Like the oyster above, eating a slice of watermelon just feels sexy. It’s sweet, it’s juicy, it’s pink. Plus, the reward center of our brain gets triggered when we manage to carve open that huge green ball and gain access to the treat inside.
Watermelon is a source for a substance called citrulline. This amino acid has the effect of relaxing and dilating blood vessels, which, FYI, is also something Viagra does. Increased blood flow and relaxed blood vessels combined with arousal could, theoretically, equal sexual desire. However! All that sexy citrulline is highly concentrated in the rind of the watermelon, not the fruit inside. Gnawing on a watermelon rind doesn’t sound super sexy, does it? Slurping down a juicy slice while staring your partner dead in the eye, however, could definitely have some arousing benefits!
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The spicy chili is one of a few foods that could have a real effect on sexual desire. Chili peppers, and the recipes that call for chili peppers contain a compound called capsaicin. It’s colorless and it’s odorless, but it’s powerful! Capsaicin stimulates the tongue's nerve endings, which triggers a release of epinephrine (adrenaline) and feel-good endorphins. A quick burst of energy at just the right time could definitely lead to sexiness! Go easy with the peppers, though. Too much of a good thing could cause pain and digestive upset. Not sexy!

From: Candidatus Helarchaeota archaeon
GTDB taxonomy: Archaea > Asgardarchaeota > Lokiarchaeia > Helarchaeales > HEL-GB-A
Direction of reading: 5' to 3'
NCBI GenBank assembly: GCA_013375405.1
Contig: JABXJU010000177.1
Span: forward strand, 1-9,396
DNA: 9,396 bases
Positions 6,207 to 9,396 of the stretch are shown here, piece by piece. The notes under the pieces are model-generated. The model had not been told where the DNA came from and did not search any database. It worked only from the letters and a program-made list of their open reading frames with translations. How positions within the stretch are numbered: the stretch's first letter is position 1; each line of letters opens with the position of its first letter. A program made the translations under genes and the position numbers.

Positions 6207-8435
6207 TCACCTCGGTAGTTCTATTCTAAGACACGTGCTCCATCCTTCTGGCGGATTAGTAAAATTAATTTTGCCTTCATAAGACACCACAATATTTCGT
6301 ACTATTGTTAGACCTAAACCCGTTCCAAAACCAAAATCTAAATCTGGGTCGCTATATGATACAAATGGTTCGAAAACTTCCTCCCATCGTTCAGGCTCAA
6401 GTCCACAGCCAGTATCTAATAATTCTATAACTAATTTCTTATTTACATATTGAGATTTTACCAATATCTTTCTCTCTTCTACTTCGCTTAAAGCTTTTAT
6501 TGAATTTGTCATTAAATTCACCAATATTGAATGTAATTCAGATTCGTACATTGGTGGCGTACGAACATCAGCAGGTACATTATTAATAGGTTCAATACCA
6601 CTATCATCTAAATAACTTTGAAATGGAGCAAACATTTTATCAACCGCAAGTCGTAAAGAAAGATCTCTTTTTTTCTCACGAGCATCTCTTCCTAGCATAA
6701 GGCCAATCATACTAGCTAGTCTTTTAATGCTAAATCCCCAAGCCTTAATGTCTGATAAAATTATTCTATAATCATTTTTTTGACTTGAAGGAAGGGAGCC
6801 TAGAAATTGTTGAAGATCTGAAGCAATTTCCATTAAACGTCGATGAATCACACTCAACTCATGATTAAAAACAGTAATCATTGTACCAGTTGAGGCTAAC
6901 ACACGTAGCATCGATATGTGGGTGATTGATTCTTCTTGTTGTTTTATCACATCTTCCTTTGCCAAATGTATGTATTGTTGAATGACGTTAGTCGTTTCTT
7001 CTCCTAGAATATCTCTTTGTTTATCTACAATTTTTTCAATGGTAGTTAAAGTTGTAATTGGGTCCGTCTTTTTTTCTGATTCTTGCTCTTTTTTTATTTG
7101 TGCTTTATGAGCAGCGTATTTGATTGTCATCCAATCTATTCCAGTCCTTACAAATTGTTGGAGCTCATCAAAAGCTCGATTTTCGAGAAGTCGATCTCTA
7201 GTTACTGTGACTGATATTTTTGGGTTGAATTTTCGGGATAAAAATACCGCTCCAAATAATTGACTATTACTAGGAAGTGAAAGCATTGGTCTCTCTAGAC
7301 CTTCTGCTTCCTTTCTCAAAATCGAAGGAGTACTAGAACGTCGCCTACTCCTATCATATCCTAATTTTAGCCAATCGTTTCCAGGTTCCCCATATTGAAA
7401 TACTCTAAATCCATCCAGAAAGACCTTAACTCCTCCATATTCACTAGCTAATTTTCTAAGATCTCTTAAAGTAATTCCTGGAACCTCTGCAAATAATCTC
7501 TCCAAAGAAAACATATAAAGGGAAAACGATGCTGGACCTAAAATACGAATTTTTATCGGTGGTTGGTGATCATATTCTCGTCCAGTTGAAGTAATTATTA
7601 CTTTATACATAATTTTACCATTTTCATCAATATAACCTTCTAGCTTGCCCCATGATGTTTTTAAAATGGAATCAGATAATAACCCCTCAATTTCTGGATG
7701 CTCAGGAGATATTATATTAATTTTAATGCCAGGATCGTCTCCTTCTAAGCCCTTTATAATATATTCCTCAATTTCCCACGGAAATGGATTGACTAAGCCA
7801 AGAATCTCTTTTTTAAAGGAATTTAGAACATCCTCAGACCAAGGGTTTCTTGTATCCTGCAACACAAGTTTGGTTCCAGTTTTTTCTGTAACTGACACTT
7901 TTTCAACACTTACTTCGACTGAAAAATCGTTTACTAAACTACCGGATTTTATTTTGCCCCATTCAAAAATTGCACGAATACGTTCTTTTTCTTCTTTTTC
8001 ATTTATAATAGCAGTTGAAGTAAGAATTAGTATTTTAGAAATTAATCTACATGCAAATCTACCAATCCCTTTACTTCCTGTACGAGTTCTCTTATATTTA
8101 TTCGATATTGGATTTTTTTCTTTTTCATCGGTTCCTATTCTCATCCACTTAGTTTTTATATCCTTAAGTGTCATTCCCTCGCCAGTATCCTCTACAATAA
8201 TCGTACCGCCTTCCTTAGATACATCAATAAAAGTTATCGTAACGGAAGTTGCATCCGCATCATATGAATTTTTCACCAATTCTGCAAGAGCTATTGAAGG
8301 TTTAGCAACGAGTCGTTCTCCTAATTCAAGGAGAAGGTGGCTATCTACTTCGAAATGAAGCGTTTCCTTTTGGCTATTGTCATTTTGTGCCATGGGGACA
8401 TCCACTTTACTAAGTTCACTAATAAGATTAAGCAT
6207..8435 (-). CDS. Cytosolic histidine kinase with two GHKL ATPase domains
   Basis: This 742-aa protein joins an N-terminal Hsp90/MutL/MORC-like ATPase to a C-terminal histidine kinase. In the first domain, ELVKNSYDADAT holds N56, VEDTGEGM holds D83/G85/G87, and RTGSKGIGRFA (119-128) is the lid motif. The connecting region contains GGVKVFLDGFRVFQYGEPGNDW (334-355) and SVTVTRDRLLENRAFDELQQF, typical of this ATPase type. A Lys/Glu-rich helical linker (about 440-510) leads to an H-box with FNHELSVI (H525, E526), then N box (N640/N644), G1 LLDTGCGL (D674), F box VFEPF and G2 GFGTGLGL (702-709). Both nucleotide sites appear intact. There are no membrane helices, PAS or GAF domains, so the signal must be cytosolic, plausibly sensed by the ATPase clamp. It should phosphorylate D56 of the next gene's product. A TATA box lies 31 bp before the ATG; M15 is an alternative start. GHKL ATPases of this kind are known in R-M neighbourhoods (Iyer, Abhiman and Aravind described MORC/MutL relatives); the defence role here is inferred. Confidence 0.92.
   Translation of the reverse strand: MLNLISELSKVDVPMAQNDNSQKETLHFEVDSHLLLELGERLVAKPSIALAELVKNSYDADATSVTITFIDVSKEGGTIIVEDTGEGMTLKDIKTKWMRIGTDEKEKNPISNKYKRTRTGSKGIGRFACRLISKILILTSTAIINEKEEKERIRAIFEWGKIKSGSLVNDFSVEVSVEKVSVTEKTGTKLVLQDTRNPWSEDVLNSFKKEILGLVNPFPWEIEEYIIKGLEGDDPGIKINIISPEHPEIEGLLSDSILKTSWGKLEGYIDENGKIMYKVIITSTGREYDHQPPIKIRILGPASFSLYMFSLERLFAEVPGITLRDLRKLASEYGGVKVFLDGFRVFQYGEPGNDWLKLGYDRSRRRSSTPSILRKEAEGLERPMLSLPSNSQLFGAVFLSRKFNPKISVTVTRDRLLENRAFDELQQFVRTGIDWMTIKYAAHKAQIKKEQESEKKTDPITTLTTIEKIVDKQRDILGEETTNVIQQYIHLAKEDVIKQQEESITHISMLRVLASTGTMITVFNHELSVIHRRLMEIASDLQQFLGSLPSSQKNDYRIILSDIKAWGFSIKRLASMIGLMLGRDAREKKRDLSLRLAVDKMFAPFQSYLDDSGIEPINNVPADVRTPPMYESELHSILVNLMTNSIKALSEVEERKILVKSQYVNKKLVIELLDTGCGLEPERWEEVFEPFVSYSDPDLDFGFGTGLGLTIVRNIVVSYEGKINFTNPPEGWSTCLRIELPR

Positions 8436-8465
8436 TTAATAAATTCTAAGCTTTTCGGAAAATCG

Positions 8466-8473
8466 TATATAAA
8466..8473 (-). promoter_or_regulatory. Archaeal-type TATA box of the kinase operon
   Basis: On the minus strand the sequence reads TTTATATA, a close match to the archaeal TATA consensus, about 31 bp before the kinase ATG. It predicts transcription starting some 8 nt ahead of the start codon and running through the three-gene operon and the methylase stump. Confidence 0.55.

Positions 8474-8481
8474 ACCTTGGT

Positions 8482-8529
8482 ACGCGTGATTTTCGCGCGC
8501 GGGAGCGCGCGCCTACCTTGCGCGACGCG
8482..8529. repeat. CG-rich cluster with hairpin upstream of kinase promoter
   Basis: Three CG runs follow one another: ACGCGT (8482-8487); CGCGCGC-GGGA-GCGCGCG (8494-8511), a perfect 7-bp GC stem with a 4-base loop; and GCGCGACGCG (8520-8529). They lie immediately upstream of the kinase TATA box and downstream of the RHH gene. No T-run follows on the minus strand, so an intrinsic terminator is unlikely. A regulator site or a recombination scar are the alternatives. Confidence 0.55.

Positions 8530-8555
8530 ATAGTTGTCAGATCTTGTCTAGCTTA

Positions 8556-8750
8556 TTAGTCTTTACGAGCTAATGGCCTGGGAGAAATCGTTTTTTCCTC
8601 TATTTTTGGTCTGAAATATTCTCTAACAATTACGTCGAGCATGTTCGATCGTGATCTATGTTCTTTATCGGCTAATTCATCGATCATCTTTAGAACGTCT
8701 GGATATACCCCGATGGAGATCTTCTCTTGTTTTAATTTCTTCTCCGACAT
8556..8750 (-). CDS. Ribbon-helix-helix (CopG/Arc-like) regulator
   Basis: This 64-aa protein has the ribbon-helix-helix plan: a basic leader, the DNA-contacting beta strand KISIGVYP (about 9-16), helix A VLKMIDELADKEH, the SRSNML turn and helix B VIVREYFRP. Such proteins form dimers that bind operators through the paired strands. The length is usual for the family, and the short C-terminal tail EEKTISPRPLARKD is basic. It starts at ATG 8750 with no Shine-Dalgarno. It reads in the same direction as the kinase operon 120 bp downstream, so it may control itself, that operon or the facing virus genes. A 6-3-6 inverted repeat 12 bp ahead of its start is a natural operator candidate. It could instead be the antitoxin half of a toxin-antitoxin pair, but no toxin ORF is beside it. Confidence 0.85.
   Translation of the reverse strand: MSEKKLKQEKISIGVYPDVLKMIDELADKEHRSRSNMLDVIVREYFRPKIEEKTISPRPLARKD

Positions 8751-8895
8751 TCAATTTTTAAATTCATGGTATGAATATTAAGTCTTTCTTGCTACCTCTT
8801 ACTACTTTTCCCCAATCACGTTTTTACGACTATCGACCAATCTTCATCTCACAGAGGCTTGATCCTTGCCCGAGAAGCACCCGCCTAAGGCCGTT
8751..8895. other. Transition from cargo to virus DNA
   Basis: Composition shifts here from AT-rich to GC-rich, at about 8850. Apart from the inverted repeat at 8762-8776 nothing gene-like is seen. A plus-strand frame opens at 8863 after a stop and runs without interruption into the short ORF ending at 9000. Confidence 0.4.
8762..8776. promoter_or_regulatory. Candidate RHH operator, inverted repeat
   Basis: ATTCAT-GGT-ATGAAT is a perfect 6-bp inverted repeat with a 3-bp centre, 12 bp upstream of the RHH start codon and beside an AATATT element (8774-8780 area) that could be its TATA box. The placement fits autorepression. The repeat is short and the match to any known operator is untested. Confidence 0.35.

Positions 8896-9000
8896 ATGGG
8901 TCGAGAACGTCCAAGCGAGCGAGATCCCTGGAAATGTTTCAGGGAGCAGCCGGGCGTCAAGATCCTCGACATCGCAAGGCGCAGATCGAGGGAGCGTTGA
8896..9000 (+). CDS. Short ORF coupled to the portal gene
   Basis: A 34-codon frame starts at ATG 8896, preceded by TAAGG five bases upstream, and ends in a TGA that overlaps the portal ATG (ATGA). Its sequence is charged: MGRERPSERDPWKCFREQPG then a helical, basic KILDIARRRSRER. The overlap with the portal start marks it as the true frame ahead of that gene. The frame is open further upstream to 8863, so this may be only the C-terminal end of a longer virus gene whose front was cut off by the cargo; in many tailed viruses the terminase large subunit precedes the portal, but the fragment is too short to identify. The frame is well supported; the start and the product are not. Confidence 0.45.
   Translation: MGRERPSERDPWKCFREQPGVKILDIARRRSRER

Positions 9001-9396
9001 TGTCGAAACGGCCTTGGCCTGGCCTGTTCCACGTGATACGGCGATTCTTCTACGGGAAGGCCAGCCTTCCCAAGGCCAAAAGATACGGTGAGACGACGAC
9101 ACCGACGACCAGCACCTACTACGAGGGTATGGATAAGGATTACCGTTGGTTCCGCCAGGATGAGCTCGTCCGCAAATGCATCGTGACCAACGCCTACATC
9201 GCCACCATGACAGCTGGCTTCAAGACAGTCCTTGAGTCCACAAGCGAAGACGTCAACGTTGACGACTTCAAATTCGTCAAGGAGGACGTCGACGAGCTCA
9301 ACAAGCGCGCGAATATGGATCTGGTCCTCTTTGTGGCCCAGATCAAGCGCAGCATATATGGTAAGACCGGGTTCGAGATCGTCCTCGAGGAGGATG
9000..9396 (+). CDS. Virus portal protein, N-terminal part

When all is said, done and eaten, the placebo effect probably has more to do with our perception of a certain foods’ sexiness. The mind is powerful! If we think that slurping down an oyster or two will ramp up our sex drive, it probably will. We say, just go with it!
If your sex drive has been sufficiently ramped through any of these foods (or for any other reason, they’re all good!), maybe you’d like to have a look through our many sex toys, accessories and tools for some erotic insiration? Here are our top Toys for Couples, but don’t pass by our Beginner perfect collection, either! As for our New Arrivals, they’re as fresh as (hopefully) your oysters!
Before we send you off on some mood-boosting food adventures, one last thing. Please don’t try to fix any prolonged feelings of depression or anxiety with food! If you’ve been feeling under the weather for longer than average, or are experiencing new feelings of depression, talk to a qualified medical pro.